Optimism Or Delusion? How To Strike A Balance When Trying To Motivate Your Project Team

Read my mind

I came across a post by Ben Horsman that discussed the power and importance of being positive about project goals with the team. It got me thinking, does being positive actually help? I have found in life that some things can only be done through acting as if they will succeed. It’s allure is that it will be a self fulfilling prophesy. Also, planning for success allows us to capitalise on good luck. Daniel Kahneman suggests in Thinking Fast and Slow (p256) that optimistic leaders are more likely to succeed:

Their confidence in their future success sustains a positive mood that helps them obtain resources from others, raise the morale of their employees, and enhance their prospects of prevailing.

So there is this idea of acting “as if” something can be done to increase it’s chances of happening. On the other hand, this idea is prone to abuse. Projects with no chance of succeeding can see their outcomes made worse (and be made less tolerable for the team members) by blatant denial of reality by the leadership. James Boswell wrote in his book Life of Samuel Johnson (1791)

Patriotism is the last refuge of a scoundrel.

It may be that optimism is the last refuge of the leader of a failing project. There is a great Dilbert on optimistic projects here. In addition to being an act of desperation, my experience is that unrealistic goals can have a strong demotivating effect on people. Martin Seligman has demonstrated something he calls Learned Helplessness, which arose in experiments when dogs were faced with insurmountable goals. I suspect something related to this dynamic is what I have seen in teams where we just don’t believe goals are rationally feasible. I wrote more about Seligman and the dog experiments in a previous post. There are so many costs associated with being knowingly unrealistic; colleagues will stop trusting you, some will try to adjust your estimates in their heads back to realistic numbers (with strange results), still others may avoid working with you because they don’t want to be lead by someone who oversells what they can do. All this is to say nothing of the ultimate price of losing personal integrity by knowingly misleading ourselves and others.

So, optimism about project goals can be either helpful or destructive. Is it a question of degree? Kahneman suggests moderation in optimism so as to

“accentuate the positive” without losing track of reality.

and this may be the balance to seek. As I understand it, Jean Paul Satre suggested that we recognise that no endeavour will change our lot in life in any way that matter. So, to lend life meaning, we should take on tasks and act as if they had meaning. He suggests this will work as long as we don’t forget that these undertakings are not intrinsicly meaningful. We may be able to lend sound project teams some motivation if we act as if they will perform better than we calculate they will, while never forgetting that their chances of success or failure must simultaneously be rigorously assessed, regularly checked and clearly communicated to all.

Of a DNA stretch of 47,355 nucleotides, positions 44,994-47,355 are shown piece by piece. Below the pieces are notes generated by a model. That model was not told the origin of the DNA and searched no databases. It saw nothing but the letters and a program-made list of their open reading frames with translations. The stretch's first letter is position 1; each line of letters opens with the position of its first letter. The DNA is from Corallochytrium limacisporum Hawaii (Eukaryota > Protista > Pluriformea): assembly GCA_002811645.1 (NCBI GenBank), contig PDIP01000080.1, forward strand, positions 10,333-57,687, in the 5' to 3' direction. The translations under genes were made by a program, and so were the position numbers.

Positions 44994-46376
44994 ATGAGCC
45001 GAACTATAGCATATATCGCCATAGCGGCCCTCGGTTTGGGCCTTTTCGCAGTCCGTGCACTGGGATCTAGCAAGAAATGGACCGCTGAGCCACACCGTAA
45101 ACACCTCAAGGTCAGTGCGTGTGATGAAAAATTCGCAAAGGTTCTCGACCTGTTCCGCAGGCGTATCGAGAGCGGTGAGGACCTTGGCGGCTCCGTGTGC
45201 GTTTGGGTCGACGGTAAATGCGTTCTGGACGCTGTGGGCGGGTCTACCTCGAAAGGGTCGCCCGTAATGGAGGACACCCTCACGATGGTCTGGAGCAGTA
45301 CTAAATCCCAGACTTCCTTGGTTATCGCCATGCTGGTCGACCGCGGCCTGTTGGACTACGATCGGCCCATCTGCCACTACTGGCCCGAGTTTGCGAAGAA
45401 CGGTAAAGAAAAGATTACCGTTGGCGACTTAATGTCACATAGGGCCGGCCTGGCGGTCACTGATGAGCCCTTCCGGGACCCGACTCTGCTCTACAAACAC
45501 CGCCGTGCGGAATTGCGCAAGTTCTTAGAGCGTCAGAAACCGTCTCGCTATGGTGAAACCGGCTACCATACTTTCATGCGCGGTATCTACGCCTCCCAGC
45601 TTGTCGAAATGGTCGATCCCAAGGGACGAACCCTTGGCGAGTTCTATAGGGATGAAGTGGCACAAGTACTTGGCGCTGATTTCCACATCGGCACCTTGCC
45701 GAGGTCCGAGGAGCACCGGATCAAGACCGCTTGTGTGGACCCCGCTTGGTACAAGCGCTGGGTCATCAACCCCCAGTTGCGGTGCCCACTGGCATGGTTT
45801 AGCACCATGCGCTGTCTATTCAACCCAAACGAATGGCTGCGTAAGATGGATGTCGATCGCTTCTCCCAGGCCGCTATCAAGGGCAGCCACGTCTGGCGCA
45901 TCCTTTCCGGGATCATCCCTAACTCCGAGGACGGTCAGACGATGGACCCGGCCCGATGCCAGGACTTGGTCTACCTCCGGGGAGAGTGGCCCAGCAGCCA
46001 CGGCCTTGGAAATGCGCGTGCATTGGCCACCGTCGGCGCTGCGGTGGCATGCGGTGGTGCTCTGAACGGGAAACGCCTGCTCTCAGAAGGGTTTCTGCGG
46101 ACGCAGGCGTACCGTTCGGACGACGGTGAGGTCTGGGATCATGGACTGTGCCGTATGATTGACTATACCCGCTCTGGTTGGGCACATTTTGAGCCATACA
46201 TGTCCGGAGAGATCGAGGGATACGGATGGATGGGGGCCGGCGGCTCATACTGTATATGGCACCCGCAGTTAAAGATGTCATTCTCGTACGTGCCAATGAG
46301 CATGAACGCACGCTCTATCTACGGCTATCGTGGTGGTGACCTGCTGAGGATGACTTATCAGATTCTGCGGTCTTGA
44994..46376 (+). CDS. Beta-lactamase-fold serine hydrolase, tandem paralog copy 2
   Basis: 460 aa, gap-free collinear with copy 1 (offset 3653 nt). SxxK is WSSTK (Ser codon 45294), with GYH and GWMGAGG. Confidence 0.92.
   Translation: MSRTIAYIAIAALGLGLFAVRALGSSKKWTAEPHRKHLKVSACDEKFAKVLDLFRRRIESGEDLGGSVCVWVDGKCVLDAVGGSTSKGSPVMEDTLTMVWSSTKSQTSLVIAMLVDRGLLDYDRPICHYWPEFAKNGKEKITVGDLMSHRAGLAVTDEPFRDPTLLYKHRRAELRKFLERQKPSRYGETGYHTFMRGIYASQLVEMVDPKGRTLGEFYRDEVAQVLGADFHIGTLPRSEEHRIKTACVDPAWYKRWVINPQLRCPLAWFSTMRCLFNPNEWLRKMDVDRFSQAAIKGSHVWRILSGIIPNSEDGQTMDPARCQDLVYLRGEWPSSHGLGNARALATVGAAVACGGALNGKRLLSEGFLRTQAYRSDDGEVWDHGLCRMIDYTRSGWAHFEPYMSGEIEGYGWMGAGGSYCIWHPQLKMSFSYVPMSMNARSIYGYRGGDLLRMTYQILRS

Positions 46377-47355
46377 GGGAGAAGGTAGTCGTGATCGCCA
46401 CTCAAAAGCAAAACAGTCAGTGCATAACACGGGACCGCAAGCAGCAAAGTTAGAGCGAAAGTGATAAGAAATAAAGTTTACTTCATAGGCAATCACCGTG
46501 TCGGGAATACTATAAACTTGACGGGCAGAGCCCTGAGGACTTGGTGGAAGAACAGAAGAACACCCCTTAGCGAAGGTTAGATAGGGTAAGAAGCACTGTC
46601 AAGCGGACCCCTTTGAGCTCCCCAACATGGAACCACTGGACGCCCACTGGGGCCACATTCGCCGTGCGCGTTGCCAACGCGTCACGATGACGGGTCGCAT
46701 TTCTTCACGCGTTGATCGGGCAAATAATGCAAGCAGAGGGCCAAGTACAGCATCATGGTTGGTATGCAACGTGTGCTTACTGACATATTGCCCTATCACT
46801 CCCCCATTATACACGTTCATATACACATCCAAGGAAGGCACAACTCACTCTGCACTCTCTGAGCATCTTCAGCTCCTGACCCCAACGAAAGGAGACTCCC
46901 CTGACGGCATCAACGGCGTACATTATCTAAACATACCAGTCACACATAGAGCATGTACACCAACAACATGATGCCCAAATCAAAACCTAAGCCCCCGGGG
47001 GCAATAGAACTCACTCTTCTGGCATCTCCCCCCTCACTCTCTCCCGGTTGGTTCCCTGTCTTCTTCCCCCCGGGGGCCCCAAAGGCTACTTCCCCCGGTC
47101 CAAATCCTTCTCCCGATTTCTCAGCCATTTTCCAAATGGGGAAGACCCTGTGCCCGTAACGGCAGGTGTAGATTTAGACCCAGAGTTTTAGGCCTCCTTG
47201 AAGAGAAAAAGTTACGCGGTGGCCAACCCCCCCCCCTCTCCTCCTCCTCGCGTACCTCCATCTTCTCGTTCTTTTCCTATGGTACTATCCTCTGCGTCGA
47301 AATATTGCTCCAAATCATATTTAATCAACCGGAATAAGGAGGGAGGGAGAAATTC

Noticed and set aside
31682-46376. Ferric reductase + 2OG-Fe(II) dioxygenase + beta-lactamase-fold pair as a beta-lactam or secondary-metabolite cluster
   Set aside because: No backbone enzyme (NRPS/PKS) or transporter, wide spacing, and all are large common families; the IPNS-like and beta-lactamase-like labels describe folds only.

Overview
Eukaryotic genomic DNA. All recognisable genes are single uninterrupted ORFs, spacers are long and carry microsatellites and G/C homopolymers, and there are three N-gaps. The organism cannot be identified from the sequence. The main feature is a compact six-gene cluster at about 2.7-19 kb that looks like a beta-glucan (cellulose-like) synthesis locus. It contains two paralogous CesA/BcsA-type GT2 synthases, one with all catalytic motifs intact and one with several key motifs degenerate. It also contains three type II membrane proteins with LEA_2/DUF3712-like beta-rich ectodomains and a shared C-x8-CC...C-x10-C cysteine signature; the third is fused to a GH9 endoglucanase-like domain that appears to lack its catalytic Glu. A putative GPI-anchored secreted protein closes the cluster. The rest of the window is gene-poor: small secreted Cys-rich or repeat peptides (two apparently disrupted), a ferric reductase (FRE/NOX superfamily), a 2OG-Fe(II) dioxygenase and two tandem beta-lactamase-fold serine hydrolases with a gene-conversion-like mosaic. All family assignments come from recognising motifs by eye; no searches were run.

The way I attempt to pull off this balancing act is to aim for realism, communicate optimistic goals to the team and stakeholders, clearly label these goals to all as stretch targets and give feedback towards progress.

A very interesting approach to motivation has been put forward by E. Scott Geller. Ask your team three questions, he says.

  • Can you do what we are asking you to do in the project?
  • Can the project be done?
  • Is it worth doing?

Give people autonomy and regular feedback once work commences and confidence will arise in them. These questions of Geller’s would be at home in any sprint planning meeting. Geller’s assertion that confidence follows is supported by my own experience of agile teams in action.

Geller’s ideas chime with another leading voice of our time on motivation, Dan Pink. In his book, Drive: The Surprising Truth About What Motivates Us,  Pink suggests we look to “autonomy, mastery and purpose” for motivation. This echoes my experience. I have found that agile naturally involves team members in decision making. Mentoring and supporting team members to learn on the job has also been a great way to motivate people (it is also one of the most personally rewarding aspects of my work). Finally, sharing a common goal has been a feature of all successful projects I have worked on. Not just acknowledging that senior management have a certain goal, but personally feeling that this is something that should be done. Both Pink and Geller stress the importance of team members thinking that something is worth doing. Taking time to discuss with the team what I think senior management objectives are based on and why they are globally important has always been time well spent. I have Drive by Dan Pink on my bookshelf at home and may come back to this topic, once I have read it properly. From what I understand so far, it is worth a read as much for understanding “what you thought was true about motivation but is not” as for understanding “what actually does motivate people”.

I mentioned “personally feeling” that something should be done. I once had a Japanese language teacher called Hasegawa Sensei. She made it so abundantly clear that she was personally invested in us talking quality Japanese that it was infectious. We actually cared more because we knew she cared so much. Paying attention to the work produced by the people in my team is something that I strive to do and I wonder if that ever has the effect of making them care more about the work they do.